We found ourselves in a pretty dangerous situation once. We were snowboarding in the backcountry and came to a spot where a rock on the left side and a slope on the right side built a path (about 3 meters wide).

We took this path and suddenly realized that it wasn't the nice, deep powder anymore. We were on a ice (frozen snow) plate.

Is there anything remarkable to distinguish such ice plates from deep snow?

I assume that the rock on the left side held the snow back (it kind of "blocked" the wind).

  • 4
    could be more shiny, depending on the temperature changes that lead to the icification. was it a slab of ice sitting on softer snow?
    – njzk2
    Dec 8, 2015 at 22:30
  • 2
    Ice hurts when you fall on it.
    – user5330
    Dec 8, 2015 at 23:06
  • @njzk2 No, it really was a iced snow plate sitting on (probably months) old, hard, frozen snow.
    – OddDeer
    Dec 9, 2015 at 7:15
  • FYI: It was likely something called wind slab. It's formed by a freeze/thaw cycle where the snow partially melts then re-freezes. This is the most dangerous type of snow when it comes to avalanches.
    – user2766
    Dec 9, 2015 at 8:46

1 Answer 1


I am unfortunate in that our weather is warm and wet with a lot of melt/freeze cycles, and have lots of experience dealing with skiing on sheets of ice. here I am using "Ice" loosely to mean anything from true ice to hard packed snow you need razor sharp edges to stay upright and in control.

Ice and snowboards don't make for a great day out, so avoiding it is important, however any back country boarder or skier needs the skills to handle this kind of unexpected variation. No matter how experienced you are, you can always be caught out and suddenly find yourself on a sheet of ice. Often all you can really do is ride it out till you get back onto snow - depends how skilled you are and how hard the ice is as to what you can do. Don't enter terrain traps such as you described unless you are sure you can safely board/ski them. Presume they are icy till proven otherwise.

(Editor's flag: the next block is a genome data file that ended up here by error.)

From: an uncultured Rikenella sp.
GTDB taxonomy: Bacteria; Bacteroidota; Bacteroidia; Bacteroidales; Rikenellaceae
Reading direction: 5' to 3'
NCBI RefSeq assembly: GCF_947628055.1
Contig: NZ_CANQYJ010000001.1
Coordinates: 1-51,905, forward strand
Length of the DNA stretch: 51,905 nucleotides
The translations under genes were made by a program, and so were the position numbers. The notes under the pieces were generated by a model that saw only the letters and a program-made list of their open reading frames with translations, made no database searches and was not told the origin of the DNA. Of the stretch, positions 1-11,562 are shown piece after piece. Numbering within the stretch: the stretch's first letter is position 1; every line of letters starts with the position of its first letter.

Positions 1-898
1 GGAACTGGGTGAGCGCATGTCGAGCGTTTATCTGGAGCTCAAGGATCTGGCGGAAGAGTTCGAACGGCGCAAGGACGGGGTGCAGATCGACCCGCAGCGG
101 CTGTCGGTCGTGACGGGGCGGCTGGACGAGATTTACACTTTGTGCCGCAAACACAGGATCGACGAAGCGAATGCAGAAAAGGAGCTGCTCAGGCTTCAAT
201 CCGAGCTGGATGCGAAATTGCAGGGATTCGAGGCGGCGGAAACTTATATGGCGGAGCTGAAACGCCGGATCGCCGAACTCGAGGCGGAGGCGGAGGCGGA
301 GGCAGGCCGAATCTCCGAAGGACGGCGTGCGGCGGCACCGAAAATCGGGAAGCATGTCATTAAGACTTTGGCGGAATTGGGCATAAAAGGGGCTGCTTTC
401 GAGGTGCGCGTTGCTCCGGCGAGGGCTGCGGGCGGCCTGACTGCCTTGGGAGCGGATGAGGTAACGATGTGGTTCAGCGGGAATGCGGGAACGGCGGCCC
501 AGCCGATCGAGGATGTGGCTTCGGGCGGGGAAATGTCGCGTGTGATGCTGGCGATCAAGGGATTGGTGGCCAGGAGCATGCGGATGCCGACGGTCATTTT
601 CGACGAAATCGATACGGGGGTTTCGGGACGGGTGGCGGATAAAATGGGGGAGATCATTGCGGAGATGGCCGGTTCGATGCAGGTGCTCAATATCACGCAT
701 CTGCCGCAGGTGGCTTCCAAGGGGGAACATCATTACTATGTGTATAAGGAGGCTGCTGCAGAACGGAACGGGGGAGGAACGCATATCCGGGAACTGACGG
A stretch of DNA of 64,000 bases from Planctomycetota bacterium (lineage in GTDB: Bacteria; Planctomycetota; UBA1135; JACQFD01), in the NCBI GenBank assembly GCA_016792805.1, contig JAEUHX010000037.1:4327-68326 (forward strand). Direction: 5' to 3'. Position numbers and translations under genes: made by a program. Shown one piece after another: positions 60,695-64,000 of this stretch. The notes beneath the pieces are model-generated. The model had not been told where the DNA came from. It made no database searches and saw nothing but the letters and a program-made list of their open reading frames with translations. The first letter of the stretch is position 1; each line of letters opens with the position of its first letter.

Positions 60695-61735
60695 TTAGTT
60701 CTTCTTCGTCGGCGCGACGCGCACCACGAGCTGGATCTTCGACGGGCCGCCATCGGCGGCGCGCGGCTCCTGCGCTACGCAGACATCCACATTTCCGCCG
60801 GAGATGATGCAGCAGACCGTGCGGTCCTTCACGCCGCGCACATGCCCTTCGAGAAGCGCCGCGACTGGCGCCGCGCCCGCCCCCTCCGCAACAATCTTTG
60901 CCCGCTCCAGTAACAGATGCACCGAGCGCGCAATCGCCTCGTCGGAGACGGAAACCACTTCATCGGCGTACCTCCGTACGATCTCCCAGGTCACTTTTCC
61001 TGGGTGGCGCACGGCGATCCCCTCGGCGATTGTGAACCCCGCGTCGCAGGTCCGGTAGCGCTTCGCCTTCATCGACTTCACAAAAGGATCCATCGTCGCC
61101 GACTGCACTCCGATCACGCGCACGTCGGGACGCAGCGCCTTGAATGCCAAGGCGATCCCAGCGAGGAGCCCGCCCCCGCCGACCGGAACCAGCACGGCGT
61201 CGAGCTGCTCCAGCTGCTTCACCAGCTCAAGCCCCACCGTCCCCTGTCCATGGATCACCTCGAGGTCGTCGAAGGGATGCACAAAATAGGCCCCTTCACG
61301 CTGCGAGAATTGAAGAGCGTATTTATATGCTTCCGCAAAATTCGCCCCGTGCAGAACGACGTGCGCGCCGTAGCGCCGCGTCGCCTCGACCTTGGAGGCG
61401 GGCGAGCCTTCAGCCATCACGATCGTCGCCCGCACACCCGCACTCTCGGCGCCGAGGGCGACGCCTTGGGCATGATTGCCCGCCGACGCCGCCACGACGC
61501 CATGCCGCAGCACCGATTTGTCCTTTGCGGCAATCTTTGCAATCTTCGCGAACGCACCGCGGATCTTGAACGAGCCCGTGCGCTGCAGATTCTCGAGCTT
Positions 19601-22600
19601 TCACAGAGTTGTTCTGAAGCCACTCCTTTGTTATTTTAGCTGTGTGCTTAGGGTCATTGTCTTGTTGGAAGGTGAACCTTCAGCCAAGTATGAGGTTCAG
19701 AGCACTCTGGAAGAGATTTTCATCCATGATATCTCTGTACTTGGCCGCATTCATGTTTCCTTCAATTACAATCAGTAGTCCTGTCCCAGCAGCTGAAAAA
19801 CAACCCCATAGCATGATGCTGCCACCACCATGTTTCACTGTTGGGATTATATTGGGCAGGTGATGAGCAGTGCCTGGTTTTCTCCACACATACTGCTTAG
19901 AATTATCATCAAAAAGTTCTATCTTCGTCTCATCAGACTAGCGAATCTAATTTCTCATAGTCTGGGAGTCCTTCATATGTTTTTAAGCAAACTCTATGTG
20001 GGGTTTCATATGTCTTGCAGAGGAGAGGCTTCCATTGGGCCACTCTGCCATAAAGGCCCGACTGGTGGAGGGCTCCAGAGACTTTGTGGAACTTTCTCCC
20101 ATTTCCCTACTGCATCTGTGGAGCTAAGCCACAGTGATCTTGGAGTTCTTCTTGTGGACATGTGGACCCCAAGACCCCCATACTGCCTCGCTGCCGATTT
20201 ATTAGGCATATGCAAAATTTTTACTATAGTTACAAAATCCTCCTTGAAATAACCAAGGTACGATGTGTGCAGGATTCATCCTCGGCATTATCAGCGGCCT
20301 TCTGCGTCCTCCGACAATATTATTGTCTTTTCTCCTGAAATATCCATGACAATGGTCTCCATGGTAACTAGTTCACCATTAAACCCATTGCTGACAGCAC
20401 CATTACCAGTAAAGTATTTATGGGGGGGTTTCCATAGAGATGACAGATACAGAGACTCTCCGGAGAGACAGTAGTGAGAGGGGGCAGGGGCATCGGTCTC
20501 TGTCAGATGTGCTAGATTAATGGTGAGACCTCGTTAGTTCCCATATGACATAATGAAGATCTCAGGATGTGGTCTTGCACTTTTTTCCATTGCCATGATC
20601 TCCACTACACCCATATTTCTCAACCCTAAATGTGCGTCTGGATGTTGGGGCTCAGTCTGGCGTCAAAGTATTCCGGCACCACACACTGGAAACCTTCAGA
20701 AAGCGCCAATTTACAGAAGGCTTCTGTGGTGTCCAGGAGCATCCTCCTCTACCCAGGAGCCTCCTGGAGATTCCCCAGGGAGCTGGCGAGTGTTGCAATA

Ice, especially if sunny, will have a polished look or a shine to it. Normally there is a transition line where the powder disappears and the ice becomes exposed. The powder can be a very thin layer on top of the ice, in which case you cannot see the difference, and need to read the terrain. If you don't have enough depth of powder to maintain control, but can't see that, life can become very interesting very quickly.

Look for a transition that changes texture and colour, sometime though its very subtle. Often ice tends to have a blueish hue.

Check the depth of the powder at various locations based on the terrain, get a feel for how deep the top powder layer is. If its shallow in one place, it will be shallow (or none) in others. Look for terrain where the wind is funneled - this is where snow will have been blown away. Pick a rounte that puts you on the lee slopes.

The transition from ice to powder can also be challenging, but its usually in an embarrassing face plant into soft snow kind of way rather than a dangerous disappear down the mountain at high speed way.

Only other thing to be very aware of, an ice layer with snow on top is a prime condition for avalanche - if you are dealing with a lot of fresh wind blown powder and coming across ice be very careful of the lee slopes.

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